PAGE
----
Wednesday, July 2, 2008

Swadharma shows what to do!

I think the writer of this piece has rightly touched

the core of sanathanic concept of life, as swadharma.

I will elaborate on it in later posts.


To me, Nature appears as an active incarnation of God

By Namita Gokhale

(From 'God and I' column, Deccan Chronicle, July, 2, 2008)

My relationship with God is one of trust and surrender. In good times and bad, I try to interpret the cues and prompts that life provides, and to follow the course of action that seems right in the circumstances. Faith, reason and instinct are often in conflict when one assesses the "right" thing to do, and in these situations the Hindu concept of "Swadharma" provides my answers. I try to understand the operational duties of a particular situation, and of my role in it. I come from Kumaon, in the central Himalayas, and Nature has always appeared an active incarnation of God to my very Pahari mind. My religious imagination is peopled by a multi-faith pantheon of devis and devatas from around the world, including Amataresu from Japan, the Virgin Mary, and Hermes, messenger of the gods. But Shiva in the swaroop of Bhairav, and Golu Devata, the patron saint of Kumaon, are my chosen ishta devatas. My husband’s family worshipped Ambabai of Kolhapur, and the image of Ambabai in my mandir has been in the Gokhale family for five generations now. Our kuladevi Ambabai has held the threads of my life together through many dark and troubled times.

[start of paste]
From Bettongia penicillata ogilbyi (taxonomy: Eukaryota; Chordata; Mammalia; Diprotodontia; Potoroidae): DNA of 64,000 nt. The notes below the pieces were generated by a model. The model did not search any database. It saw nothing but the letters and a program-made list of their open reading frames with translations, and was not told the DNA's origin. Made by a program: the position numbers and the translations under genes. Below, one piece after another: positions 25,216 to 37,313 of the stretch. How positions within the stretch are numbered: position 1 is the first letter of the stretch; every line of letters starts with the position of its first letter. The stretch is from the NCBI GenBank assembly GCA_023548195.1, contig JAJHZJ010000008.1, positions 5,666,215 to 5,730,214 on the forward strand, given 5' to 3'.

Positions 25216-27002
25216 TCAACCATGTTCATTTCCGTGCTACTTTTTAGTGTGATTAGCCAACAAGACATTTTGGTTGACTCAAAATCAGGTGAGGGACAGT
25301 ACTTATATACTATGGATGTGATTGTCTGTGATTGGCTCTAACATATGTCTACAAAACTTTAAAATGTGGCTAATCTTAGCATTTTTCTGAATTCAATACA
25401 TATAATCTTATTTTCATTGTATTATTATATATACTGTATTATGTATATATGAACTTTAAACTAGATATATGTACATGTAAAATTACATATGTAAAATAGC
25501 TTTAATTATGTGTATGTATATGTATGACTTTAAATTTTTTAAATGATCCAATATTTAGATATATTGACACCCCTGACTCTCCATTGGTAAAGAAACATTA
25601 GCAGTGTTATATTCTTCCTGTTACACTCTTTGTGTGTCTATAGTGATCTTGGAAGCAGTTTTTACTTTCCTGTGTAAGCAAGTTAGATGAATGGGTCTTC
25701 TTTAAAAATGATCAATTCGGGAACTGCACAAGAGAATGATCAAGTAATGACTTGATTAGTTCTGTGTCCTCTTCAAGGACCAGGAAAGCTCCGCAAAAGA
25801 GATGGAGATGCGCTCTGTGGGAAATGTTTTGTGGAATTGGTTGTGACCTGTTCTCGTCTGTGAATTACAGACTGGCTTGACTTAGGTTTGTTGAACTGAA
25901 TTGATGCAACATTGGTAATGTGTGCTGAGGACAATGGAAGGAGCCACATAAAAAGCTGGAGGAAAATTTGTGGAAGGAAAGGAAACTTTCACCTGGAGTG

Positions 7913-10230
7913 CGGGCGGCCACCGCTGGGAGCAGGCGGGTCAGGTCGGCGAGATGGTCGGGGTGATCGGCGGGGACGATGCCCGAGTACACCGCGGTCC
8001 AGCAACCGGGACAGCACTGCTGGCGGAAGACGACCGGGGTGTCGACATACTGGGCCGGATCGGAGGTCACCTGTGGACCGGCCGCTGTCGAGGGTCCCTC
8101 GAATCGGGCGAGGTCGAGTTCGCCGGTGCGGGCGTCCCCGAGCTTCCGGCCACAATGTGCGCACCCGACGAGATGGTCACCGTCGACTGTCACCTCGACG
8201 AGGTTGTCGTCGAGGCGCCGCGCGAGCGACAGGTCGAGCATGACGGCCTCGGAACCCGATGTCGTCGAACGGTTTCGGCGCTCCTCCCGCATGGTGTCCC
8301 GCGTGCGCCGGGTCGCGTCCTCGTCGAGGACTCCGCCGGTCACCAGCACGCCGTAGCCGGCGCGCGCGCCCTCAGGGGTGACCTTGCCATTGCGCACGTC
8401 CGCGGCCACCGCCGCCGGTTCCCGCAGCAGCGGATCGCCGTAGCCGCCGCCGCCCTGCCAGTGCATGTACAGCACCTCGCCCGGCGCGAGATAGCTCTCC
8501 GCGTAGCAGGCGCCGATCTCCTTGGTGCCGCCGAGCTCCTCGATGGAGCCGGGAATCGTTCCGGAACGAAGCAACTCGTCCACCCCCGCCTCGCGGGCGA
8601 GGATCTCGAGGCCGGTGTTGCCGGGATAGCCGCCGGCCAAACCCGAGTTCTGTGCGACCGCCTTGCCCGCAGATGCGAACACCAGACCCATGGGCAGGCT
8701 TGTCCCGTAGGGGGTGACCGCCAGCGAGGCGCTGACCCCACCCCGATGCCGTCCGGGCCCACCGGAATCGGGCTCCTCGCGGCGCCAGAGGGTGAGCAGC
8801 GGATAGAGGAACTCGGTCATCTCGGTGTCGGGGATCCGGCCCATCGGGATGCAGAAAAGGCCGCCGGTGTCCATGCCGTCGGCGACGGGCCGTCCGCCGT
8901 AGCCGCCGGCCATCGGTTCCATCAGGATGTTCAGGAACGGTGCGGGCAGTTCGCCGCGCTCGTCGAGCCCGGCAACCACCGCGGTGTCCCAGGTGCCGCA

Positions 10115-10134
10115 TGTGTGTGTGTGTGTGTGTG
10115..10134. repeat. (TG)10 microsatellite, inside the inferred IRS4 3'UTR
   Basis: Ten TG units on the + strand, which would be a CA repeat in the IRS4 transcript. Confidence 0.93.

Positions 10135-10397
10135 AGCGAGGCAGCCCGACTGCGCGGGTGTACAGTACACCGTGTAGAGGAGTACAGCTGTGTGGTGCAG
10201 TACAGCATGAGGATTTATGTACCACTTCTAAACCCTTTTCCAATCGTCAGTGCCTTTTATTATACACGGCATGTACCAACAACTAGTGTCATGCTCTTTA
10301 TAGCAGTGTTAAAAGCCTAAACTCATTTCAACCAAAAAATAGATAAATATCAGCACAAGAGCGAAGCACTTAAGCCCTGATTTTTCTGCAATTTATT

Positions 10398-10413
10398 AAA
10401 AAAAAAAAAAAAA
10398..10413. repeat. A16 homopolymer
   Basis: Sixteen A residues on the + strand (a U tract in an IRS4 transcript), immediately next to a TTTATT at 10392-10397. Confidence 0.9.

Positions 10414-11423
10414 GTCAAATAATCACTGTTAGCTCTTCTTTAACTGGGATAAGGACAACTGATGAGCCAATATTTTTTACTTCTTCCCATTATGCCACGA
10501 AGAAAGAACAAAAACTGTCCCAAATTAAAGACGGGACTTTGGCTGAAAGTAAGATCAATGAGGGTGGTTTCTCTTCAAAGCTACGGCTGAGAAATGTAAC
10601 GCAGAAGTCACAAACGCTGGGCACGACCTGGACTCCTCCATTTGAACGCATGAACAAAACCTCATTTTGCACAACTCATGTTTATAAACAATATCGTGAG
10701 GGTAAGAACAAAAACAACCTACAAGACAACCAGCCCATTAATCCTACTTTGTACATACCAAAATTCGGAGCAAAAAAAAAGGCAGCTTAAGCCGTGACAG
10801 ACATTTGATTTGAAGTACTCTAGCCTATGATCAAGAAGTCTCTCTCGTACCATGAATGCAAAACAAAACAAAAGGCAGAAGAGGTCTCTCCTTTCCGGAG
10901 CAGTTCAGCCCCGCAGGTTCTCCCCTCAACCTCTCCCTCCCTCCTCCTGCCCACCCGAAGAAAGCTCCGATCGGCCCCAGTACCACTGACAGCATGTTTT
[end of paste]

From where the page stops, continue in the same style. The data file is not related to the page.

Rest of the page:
The Himalayan snow peaks, "self-born mocker of man’s enterprise", are another visible emanation of God. The Himalayas are young mountains, they possess tremendous strength and energy and vital earth-force. I love and worship the peaks of the Kumaon Himalayas — Panchula, Nandadevi, Chaukhamba and the rest. The Makalu peak, which is considered a manifestation of Mahakala, in the Nepal Himalayas, also inspires a sense of tremendous awe within me. I am an animist at heart, and this is perhaps overlaid by my brahmanical upbringing, and a smatter of so many different religions, and a healthy dose of scepticism.

Not to forget the majesty of religious literature, of chanting, and ritual, and uttered prayer. That’s when I feel closest to God, and to myself, when I am lost in prayer — which is also poetry.

Namita Gokhale is a novelist and divides her time

between Nainital and New Delhi

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